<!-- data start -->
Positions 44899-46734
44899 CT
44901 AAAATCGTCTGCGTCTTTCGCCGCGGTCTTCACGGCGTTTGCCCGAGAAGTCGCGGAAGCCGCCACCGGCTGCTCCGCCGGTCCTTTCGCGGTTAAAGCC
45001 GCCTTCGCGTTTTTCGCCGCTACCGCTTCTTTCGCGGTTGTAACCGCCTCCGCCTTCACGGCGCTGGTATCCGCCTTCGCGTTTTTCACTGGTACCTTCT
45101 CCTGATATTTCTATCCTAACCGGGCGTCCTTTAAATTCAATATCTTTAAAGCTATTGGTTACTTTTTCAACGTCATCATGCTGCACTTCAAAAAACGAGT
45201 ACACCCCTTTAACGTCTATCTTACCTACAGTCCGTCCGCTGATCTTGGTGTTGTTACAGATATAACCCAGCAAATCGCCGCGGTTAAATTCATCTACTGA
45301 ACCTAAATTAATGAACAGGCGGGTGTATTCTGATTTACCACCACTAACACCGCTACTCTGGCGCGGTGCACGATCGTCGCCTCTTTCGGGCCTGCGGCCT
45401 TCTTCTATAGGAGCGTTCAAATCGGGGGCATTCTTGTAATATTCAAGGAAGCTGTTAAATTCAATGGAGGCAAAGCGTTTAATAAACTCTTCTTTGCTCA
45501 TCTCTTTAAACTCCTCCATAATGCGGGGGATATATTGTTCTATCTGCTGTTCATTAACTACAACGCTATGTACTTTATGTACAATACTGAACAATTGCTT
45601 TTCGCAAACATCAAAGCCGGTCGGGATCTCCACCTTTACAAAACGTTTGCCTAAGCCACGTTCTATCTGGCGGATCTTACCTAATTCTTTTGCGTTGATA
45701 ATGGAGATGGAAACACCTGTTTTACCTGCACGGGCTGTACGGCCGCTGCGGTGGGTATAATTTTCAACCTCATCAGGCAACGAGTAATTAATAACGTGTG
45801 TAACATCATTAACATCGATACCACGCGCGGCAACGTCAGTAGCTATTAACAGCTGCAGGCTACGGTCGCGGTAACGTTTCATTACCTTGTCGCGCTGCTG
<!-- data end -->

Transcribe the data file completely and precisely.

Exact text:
Positions 44899-46734
44899 CT
44901 AAAATCGTCTGCGTCTTTCGCCGCGGTCTTCACGGCGTTTGCCCGAGAAGTCGCGGAAGCCGCCACCGGCTGCTCCGCCGGTCCTTTCGCGGTTAAAGCC
45001 GCCTTCGCGTTTTTCGCCGCTACCGCTTCTTTCGCGGTTGTAACCGCCTCCGCCTTCACGGCGCTGGTATCCGCCTTCGCGTTTTTCACTGGTACCTTCT
45101 CCTGATATTTCTATCCTAACCGGGCGTCCTTTAAATTCAATATCTTTAAAGCTATTGGTTACTTTTTCAACGTCATCATGCTGCACTTCAAAAAACGAGT
45201 ACACCCCTTTAACGTCTATCTTACCTACAGTCCGTCCGCTGATCTTGGTGTTGTTACAGATATAACCCAGCAAATCGCCGCGGTTAAATTCATCTACTGA
45301 ACCTAAATTAATGAACAGGCGGGTGTATTCTGATTTACCACCACTAACACCGCTACTCTGGCGCGGTGCACGATCGTCGCCTCTTTCGGGCCTGCGGCCT
45401 TCTTCTATAGGAGCGTTCAAATCGGGGGCATTCTTGTAATATTCAAGGAAGCTGTTAAATTCAATGGAGGCAAAGCGTTTAATAAACTCTTCTTTGCTCA
45501 TCTCTTTAAACTCCTCCATAATGCGGGGGATATATTGTTCTATCTGCTGTTCATTAACTACAACGCTATGTACTTTATGTACAATACTGAACAATTGCTT
45601 TTCGCAAACATCAAAGCCGGTCGGGATCTCCACCTTTACAAAACGTTTGCCTAAGCCACGTTCTATCTGGCGGATCTTACCTAATTCTTTTGCGTTGATA
45701 ATGGAGATGGAAACACCTGTTTTACCTGCACGGGCTGTACGGCCGCTGCGGTGGGTATAATTTTCAACCTCATCAGGCAACGAGTAATTAATAACGTGTG
45801 TAACATCATTAACATCGATACCACGCGCGGCAACGTCAGTAGCTATTAACAGCTGCAGGCTACGGTCGCGGTAACGTTTCATTACCTTGTCGCGCTGCTG